How to heal those deep self-worth wounds

Low self-esteem and a sense of not being good enough can sabotage our lives and our relationships. We have to feel the original hurt to heal it. It can be painful, but it's so worth it.

Go to the profile of Katherine Baldwin
Mar 19, 2018
3
0
Upvote 3 Comment

I began my personal development journey some 15 years ago. Back in my early 30s, I gradually came out of denial about my eating disorder and other self-harming behaviours around alcohol, compulsive work and relationships with men.

I slowly dropped the mask and began to talk about what was really going on inside. I went to therapy. I joined support groups for people recovering from addictive or compulsive behaviours and codependency. I've been doing this inner work for what feels like a very long time.

So I'm always surprised when I realise I've got more work to do. I say I'm surprised, but it only lasts a moment. Of course I've got more healing to do.

My wounds go deep. My negative core beliefs have been with me for a very long time.

My childhood experiences left me with a sense that I wasn't good enough, that I wasn't loveable and that there was something fundamentally wrong with me. I emerged from childhood thinking it wasn't safe to feel or to speak my truth and that I couldn't trust myself.

I have done lots of re-parenting work over the years to try and heal those wounds and my life today bears witness to my huge progress. I am in a healthy relationship with a wonderful man and engaged to be married. I am doing fulfilling work and living my purpose, through my book and my coaching.

Yet, I still have more inner work to do.

Connecting to the little girl inside

I did some of that work yesterday. I meditated, I wrote, I reconnected to my childhood wounds and I cried. I got in touch with the hurt little girl inside. I accepted my truth, which is that I still struggle to trust myself, to believe that I am enough.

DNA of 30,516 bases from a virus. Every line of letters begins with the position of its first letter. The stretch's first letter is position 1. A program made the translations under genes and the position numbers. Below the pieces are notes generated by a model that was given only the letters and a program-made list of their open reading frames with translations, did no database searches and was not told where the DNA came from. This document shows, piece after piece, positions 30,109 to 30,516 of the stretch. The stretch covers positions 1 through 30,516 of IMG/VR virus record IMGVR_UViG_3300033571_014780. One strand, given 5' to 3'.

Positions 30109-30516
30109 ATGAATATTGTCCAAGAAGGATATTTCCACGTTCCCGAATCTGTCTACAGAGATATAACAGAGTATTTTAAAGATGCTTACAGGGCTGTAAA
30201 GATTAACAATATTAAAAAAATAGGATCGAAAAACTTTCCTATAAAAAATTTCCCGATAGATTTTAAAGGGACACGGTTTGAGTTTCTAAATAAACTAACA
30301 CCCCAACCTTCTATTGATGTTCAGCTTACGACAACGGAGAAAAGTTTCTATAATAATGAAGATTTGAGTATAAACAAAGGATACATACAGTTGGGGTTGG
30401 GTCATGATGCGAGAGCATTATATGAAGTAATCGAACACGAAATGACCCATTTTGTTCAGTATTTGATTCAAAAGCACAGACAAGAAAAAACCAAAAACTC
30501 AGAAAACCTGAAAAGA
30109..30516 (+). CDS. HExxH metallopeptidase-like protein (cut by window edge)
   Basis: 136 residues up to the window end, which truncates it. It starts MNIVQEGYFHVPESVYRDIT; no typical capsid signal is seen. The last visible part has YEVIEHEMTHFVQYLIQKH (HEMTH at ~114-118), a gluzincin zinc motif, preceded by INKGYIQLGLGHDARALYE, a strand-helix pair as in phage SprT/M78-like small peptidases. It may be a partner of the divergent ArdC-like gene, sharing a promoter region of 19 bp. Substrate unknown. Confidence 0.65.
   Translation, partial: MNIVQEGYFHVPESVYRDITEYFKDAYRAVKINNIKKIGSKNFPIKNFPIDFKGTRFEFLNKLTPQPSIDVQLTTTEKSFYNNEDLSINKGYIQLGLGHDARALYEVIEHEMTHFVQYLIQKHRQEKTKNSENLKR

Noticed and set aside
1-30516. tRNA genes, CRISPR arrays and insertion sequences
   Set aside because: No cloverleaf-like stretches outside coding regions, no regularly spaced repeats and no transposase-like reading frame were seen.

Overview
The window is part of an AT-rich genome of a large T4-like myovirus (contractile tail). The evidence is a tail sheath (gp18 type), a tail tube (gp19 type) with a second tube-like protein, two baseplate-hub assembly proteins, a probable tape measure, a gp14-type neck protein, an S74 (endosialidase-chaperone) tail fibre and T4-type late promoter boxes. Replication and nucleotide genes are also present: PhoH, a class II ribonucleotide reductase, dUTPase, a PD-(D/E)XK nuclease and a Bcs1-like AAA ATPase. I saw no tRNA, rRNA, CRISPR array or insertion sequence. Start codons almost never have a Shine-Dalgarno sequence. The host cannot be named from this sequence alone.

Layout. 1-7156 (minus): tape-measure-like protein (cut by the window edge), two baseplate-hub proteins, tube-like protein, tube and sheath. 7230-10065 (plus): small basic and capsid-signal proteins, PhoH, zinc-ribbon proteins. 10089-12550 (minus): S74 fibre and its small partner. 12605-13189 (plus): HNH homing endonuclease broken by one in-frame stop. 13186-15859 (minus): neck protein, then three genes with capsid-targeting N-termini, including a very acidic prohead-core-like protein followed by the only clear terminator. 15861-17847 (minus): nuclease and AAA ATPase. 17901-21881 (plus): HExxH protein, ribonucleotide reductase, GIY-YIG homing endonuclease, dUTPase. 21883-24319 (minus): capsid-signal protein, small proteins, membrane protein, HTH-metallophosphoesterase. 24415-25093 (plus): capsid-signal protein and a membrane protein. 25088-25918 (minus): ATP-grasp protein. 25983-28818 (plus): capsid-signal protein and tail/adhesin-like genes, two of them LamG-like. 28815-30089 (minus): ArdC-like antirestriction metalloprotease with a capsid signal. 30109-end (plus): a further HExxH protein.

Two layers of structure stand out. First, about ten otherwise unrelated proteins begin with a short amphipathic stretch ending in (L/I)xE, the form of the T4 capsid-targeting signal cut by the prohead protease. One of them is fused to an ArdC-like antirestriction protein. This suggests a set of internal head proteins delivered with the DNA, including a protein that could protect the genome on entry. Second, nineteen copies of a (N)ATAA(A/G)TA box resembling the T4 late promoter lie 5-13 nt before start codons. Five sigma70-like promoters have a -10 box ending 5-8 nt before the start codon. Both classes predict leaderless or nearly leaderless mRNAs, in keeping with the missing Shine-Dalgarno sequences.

I still battle with self-doubt and self-criticism. I still struggle with control, with wanting to be perfect, with wanting to be universally liked and loved. I still overstretch myself to compensate for my low self-esteem. I work too hard, give too much and charge too little. I still contort myself into funny shapes, hoping you'll like those shapes more than my actual shape.

I do it so much less than I used to. But I still do it.

The good news is I have awareness on my side, an ever-deepening awareness of the negative core beliefs I have to challenge every day, of the self-sabotaging thoughts and behaviours that want to trip me up and get in my way.

Awareness is my weapon.

I also have courage and determination. I will overcome. I am committed to finding freedom, joy and inner peace. I am committed to fulfilling my purpose, to sharing my gifts and talents with the world, knowing that I have something wonderful to offer that can truly benefit others.

Do you have self-worth wounds?

I wonder if you can resonate with this. I wonder if you have deep, self-worth wounds that sabotage your life and relationships, that get in your way, trip you up and hold you back. I wonder if you've done lots of work on yourself already but that you know, deep down, you still have more work to do.

If so, can I suggest you carve out some time and space in your day to connect with your true self, to connect with the child inside.

You could start by sitting still or practising a form of meditation, such as mindfulness. If you don't like formal meditation, try just holding on to a cup of tea, feeling the warmth come through the cup into your hands and body. Or put your hand on your heart or your chest so that you can connect to your breath. You could also listen to some calming music.